Foreign Policy Watch: India-SAARC Nations

Common problems of South Asia call for collective efforts against Covid-19


From UPSC perspective, the following things are important :

Prelims level: Not much.

Mains level: Paper 2- Poor health infrastructure of SAARC countries and other common problems.

The article discusses the various common features shared by the South Asians countries. One of them is the poor public healthcare infrastructure. So, the pandemic offers an opportunity to make the required policy changes. It also offers the opportunity for cooperation among the regional countries in dealing with Covid-19. These issues are discussed in the article.

South Asian countries: Common features, common problems

  • South Asia, one of the world’s most populous regions, is also affected by the COVID-19 pandemic.
  • Both Karachi and Mumbai, among the world’s most densely populated cities, where we live and work, are being overwhelmed by cases.
  • While the death rate in these places may not be as alarming as in Europe and the U.S., the collateral damage of the lockdown is taking its own toll.
  • Common features of South Asia: While there are many differences amongst the countries of the region, there are also common features which impact the health of its people, some of them a result of our shared cultural and geopolitical history.
  • The collective experience of dealing with COVID-19 may provide important lessons, which transcend national boundaries.

Poor healthcare system: a common problem

  • South Asian countries have invested very little in health.
  • This is reflected in our abysmally low health parameters.
  • It is interesting that Britain, which formulated our health policies before independence, went on to form one of the world’s strongest public health systems, the National Health Service.
  • Whereas its South Asian colonies chose to stray from that path.
  • This resulted in a dysfunctional public healthcare
  • Governments have also relinquished what ought to have been their primary duty, of health care provision, to the private sector.
  • Having become an industry, the focus of healthcare in the private sector is on profit rather than on people’s needs.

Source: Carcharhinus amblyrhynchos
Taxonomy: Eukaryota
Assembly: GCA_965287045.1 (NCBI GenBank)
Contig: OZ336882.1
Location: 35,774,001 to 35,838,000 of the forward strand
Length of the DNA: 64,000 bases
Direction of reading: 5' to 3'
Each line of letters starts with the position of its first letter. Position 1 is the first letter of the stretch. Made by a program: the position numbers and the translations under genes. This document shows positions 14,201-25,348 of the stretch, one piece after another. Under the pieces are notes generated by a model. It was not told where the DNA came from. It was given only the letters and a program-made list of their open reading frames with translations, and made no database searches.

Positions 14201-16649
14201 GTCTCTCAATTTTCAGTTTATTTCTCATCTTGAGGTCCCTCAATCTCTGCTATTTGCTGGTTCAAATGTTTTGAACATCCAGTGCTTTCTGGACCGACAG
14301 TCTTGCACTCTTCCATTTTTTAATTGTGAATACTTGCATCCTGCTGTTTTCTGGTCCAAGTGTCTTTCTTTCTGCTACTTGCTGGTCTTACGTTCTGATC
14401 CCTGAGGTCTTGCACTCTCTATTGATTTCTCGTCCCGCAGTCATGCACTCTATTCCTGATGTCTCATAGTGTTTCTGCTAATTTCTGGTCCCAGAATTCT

• High treatment costs in private sector: Whilst privatisation has brought in advanced technology and expertise, the high costs of treatment in the private sector have resulted in impoverishment as most of the population has no insurance or third-party coverage, and pays out of pocket.
  • The sector has also been poorly regulated.
  • The result is that it is responsible for several excesses in its quest for profit.

Other common features of the region

  • Hunger, malnutrition, poor sanitation and large-scale migration are features of this region.
  • Existing infectious diseases like TB, HIV and malaria have been worsened by emerging ones like dengue, chikungunya, healthcare-associated infections and antimicrobial resistance.
  • The region is also an epicentre of an epidemic of lifestyle diseases.
  • Conflicts and expenditure on defence: Constant internal and external conflicts in South Asia not only consume a large portion of national budgets but also divert the attention of the public and policymakers from healthcare needs.
  • Defence budgets take the largest share of national budgets, and obviously adversely impact social sector spending.
  • Underfunded public health is going to hinder region’s capacity to fight COVID-19.
  • The central role of religion: Religion continues to occupy a central space in the society and politics of the region.
  • Though it offers succour to many, religious dogma can impact health policy and health-seeking behaviour.
  • The refusal of devotees across Pakistan to avoid religious congregations during Ramadan despite the government’s orders has significantly fed the community spread of the virus.

Opportunity for policy changes to address healthcare problems

  • COVID-19 has forced us to seriously reflect on our healthcare system.
  • This is welcome if it results in policy change.
  • Healthcare professionals and bodies must seize this opportunity to push our respective governments to address it seriously and not just as a pre-election strategy.
  • A long-term commitment to universal health care, with not only a national but also a regional and global focus, is needed.

A question on this theme could be asked by the UPSC, for instance, “South Asian countries share the common problem of poor public healthcare infrastructure, which increases their vulnerability to the pandemic. But corona pandemic also offers an opportunity to improve the shortcoming in the health infrastructure and cooperation among the SAARC countries. Comment.”

Regional strategy and cooperation needed

  • The SAARC heads of state have already offered help to one another.
  • A regional strategy has a better chance of controlling the pandemic than isolated national-level efforts.
  • The pooling of resources and sharing data may not only help flatten the curve but perhaps even develop into longer-term efforts towards effective treatment.
  • It is being speculated that our populations are behaving differently; that the BCG vaccine may be a protective influence.
  • Joint research into such areas can be a unifying point for SAARC.


It is in our collective interest to look at health security and not just national security. By the accident of their birth, South Asians have endured a lot. They merit better.


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